So, you finally bought a wheelhouse. Now what?
Just as a properly rigged boat catches more fish, the same is true for a wheelhouse. But where do you begin? Chances are your new wheelhouse needs several accessories to make it more fishable — and safe for trailering. Because I bought and rigged my first wheelhouse recently, I might be able to save you a few headaches.
First, think about all the operating mechanicals that go on regarding the exterior of your wheelhouse. Start from the hitch and go to the tail, thinking about both trailering and dropping the house on ice. You may need a drop hitch on your tow vehicle to properly balance your load. Consider a fully adjustable hitch with multiple ball sizes; that way you can leave it attached to your tow vehicle, and you’ll never need to find a specific hitch just for your wheelhouse.
You’ll need everything from bolts, wire, and a full set of tools with which to help wield those extras. You’ll also need a trailering kit, which is a simple plastic tub filled with a grease gun, shop towels, a 4-way tire wrench to change a flat, and a hub kit. Pass on the bearing kits themselves and instead elect to replace the entire hub should you smoke a bearing in sub-zero temps.
Don’t forget extra pins, especially the trailering ones, as these love to get lost in the snow. Bring a chisel and jack to help out in the event of a freeze-down, wood blocks to prevent freeze-down, and a shovel to help bank snow around the exterior of the wheelhouse. Consider a small propane torch should your door be prone to freeze-up with all the hot-to-cold created condensation. Last but not least, throw in a head lamp or two should you have to fix anything in the dark.
Heat and power are a requirement on the open ice, so make sure your propane tanks are full (and fully operational), and that you throw a portable generator (below) into the truck as well. There are numerous generator options out there, but keep in mind that sub-zero running might require a cold-weather kit. A few gallons of gas may be needed to keep that generator running too, depending on your power needs.
Most modern wheelhouses come equipped with Catch Covers, but you’ll need to purchase the hole sleeves that form the connection between that open area in the floor and the ice sheet itself. Dedicated rattle reels for every hole are nice, and so are rod holders. These days, you don’t have to choose as there are several aftermarket options that allow you to mount a simple receiver disk to a wall, then slip in and out a rattle reel or rod holder of your choice.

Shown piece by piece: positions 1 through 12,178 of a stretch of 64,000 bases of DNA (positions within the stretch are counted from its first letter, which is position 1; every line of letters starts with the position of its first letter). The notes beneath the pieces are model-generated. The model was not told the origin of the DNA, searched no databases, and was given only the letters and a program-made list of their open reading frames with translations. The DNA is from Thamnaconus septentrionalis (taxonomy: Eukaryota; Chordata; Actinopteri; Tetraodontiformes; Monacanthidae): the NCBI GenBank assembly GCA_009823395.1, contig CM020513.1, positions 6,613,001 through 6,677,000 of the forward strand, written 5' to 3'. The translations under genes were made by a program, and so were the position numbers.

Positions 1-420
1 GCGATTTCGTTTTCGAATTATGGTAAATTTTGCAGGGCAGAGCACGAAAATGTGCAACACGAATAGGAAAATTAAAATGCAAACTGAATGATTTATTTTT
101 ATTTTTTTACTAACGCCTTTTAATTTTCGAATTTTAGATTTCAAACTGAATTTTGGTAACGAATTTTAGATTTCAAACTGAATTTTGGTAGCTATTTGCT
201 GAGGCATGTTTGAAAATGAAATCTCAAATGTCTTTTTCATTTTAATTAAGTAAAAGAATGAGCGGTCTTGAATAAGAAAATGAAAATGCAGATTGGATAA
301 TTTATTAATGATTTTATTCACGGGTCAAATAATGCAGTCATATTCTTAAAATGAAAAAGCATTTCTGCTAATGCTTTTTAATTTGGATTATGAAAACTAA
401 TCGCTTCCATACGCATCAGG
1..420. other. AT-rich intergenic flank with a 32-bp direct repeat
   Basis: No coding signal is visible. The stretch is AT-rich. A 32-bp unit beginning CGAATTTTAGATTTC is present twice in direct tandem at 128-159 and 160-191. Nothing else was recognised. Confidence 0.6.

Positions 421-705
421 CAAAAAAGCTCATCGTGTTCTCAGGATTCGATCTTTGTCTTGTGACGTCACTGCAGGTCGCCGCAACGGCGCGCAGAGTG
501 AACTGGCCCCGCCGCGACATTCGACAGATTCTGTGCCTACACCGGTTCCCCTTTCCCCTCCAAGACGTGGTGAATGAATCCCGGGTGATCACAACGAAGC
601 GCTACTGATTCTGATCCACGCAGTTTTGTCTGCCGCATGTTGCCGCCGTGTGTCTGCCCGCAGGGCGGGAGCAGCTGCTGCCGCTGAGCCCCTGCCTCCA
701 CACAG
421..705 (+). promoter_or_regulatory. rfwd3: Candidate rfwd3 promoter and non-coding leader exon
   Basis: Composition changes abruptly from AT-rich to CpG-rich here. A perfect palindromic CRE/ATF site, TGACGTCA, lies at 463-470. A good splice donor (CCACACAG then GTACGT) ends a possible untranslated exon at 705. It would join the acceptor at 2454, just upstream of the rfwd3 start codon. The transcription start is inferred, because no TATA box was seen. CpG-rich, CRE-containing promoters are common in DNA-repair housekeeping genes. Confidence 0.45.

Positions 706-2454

Of course, you’ll need tackle, rod-and reel-combos and ice fishing electronics. Remember that electronics need a power source, so bring chargers, and RCA or HDMI cable(s) to connect your underwater camera to the TV. Many wheelhouses these days come with pre-wired in-wall connections for this. Along those same lines, think about aeration of your bait cooler, and how you will both store and use bait during your stay.
The Best of the Rest
Depending on your wheelhouse, the rest of the list isn’t meant to be exhaustive or full of “must-haves.” It’s simply some ideas to get your mind headed in the right direction as you plan.
- Cooking: Dedicated pots, pans, dishes, silverware, seasonings, pizza pan, tinfoil, coffee pot, toaster, fillet knife and cutting boards (below)
- Safety: Carbon-monoxide/smoke-detector, first-aid kid, indoor/outdoor thermometer, and a ladder for bunks
- Organization: Storage baskets that fit in specific drawers and shelves, key ring hanger by the door, coat hooks for hanging items everywhere, and stackable totes for the bathroom area
- Clean-up: Paper towel-holder, towel bar, toilet paper holder, area rugs, and a broom/dust pan with door clamp or holder for storage
- Fun: Playing cards, board games and movies
- “Hacks”: Squeegee for cleaning floors after drilling holes, non-glazed ceramic tiles to line the inside bottom of the oven to prevent burning, 2-inch memory foam sleeping pads for extra comfort, corner shelves to make use of nooks and crannies especially near sleeping areas, and ceiling storage helpers to hold anything flat or low-profile like rulers, rods, etc.
Of course, with necessity being the mother of all invention, you could always just head out fishing with a notepad and pen to document what you’d want and when you’d want it. Hopefully, this is a great head-start and you can refine to your own personal tastes from here.
Images by Joel Nelson